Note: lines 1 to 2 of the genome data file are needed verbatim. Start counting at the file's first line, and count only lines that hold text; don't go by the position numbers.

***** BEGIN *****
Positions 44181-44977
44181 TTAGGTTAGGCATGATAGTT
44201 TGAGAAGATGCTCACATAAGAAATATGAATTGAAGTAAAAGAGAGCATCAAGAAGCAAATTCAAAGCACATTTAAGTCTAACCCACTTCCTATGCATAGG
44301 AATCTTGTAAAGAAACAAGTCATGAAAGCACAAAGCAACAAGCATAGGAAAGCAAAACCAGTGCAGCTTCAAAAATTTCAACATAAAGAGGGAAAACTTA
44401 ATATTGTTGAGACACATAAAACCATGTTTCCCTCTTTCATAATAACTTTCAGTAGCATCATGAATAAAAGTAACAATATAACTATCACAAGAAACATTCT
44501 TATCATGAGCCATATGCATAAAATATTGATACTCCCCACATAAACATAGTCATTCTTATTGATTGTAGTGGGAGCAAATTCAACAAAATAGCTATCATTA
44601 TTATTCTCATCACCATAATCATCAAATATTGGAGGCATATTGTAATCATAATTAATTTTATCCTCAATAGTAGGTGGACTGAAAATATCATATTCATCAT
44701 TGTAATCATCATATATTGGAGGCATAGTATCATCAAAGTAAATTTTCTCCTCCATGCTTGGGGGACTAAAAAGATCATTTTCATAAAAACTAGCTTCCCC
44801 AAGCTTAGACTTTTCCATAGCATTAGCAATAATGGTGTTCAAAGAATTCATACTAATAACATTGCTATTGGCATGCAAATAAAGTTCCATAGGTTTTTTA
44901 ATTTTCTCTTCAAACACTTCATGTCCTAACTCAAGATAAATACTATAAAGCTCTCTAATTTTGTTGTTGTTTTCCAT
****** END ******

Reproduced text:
Positions 44181-44977
44181 TTAGGTTAGGCATGATAGTT